Forum: Ruby on Rails How to best start from scratch implementing a ERM diagram?

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Fdb488647484e40f785dde7134afc6d1?d=identicon&s=25 Heinz Strunk (cojones)
on 2008-10-17 12:58
Hey people,

I'm starting a new project and just finished creating the ERM diagram
with about 30 tables. There are quite some tables with foreign keys so
I'm not sure how to start creating the controllers/models.
How should I start creating controllers/models? Should I first create
all tables without foreign key? Should I just start somewhere and add
them radomly?

I'm also not sure which table should become a controller and which one
only a model. How should I decide that? If there's no real 'rule' to
decide this... could I just create all of them as a model and if I need
one to be a controller I just create the same on as a controller without
overwriting the model.rb?

Thanks!
9b4c04c050122bcea16a6f3376d680fa?d=identicon&s=25 Daniel Bush (danb)
on 2008-10-17 15:06
Heinz Strunk wrote:
> Hey people,
>
> I'm starting a new project and just finished creating the ERM diagram
> with about 30 tables. There are quite some tables with foreign keys so
> I'm not sure how to start creating the controllers/models.
> How should I start creating controllers/models? Should I first create
> all tables without foreign key? Should I just start somewhere and add
> them radomly?

Identify all the has_many and has_one associations from your diagram;
set up your foreign keys  as per the rails naming conventions (eg table
'users' id primary key maps to 'user_id' field in another table - that
sort of thing).  Some people will also put in foreign key constraints
too - especially if the system is being updated outside of rails.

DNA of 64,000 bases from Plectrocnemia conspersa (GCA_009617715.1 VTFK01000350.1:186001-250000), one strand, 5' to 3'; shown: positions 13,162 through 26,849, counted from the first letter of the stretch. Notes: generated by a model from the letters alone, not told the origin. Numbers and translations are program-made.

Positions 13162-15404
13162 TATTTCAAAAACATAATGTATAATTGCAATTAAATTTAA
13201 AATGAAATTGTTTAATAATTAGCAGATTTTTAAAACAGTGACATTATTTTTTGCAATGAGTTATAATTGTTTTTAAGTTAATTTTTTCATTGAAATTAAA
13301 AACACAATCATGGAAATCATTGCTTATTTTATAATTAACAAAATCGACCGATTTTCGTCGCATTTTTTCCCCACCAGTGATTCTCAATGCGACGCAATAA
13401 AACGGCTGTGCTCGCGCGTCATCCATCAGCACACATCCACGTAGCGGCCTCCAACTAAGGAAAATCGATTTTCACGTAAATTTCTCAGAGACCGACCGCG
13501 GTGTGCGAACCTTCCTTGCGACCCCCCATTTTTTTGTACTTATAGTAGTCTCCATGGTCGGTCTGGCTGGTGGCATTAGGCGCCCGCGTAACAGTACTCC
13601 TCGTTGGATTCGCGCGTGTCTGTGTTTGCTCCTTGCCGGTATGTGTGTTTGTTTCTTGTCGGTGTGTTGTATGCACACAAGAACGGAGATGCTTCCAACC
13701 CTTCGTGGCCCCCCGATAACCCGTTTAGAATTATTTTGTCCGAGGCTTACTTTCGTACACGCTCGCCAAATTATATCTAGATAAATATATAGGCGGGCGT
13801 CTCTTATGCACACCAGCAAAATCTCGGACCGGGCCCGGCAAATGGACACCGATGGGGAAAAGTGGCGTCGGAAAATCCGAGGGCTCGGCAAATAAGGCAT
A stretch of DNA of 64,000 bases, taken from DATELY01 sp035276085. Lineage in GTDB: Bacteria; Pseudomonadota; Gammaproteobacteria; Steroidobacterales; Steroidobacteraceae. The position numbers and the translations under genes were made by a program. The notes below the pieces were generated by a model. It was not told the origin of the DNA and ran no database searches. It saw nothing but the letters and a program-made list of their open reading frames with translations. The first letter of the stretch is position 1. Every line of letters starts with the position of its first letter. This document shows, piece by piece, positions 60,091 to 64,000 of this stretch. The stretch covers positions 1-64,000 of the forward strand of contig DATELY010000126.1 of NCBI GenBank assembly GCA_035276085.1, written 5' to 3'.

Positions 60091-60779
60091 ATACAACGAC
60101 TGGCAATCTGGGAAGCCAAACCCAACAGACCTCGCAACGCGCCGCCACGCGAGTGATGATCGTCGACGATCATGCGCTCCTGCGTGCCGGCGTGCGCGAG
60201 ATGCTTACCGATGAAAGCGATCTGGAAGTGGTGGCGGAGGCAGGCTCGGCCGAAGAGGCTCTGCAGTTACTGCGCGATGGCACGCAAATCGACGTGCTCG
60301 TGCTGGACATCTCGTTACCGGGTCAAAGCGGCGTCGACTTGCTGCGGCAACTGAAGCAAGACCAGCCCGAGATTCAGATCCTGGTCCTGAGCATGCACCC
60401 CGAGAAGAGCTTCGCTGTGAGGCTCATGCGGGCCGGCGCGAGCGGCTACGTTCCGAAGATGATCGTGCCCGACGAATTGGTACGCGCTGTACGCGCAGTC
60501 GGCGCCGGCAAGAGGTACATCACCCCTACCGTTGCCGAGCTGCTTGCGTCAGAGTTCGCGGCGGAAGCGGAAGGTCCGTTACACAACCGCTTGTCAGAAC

You may also have things like 'has_many :through' for many-to-many
relationships; and other more advance things I won't mention here.
By mapping out the has_* assocations, you will also know pretty much
most of your belongs_to associations by extension.

Then script/generate your AR models and wire them up with their
associations. Migrate the development database; clone the test database
from the development database.

I'd then head over to test/unit[1] and test/fixtures and start testing
your models: create some test data in test/fixtures and flesh out what
business/app logic they are going to encapsulate.

<soapbox subject="testing" >
Sounds like you're newish to rails so doing stuff test first will be
hard. However, it's a great way to actually use, refine and play with
what you're building and the most straight forward part of rails to test
because you don't have to worry about http, redirects, templates etc  If
you know your models are rock solid, then that's one less thing to worry
about when you are dealing with your controllers and templates.
</soapbox>

[1] Seems like a lot of people are using rspec now; I'm just referring
here to the older test unit framework that is still the default in rails

> I'm also not sure which table should become a controller and which one
> only a model. How should I decide that? If there's no real 'rule' to
> decide this... could I just create all of them as a model and if I need
> one to be a controller I just create the same on as a controller without
> overwriting the model.rb?

Don't know what you mean by all of this.  Controllers are there to
handle all the http stuff: what template to render, what http status
code to return to the browser, sending messages to your models, how to
handle exceptions from the models or elsewhere etc...


HTH, if you're new to rails read some tutorials or get the rails book.


--
Daniel Bush
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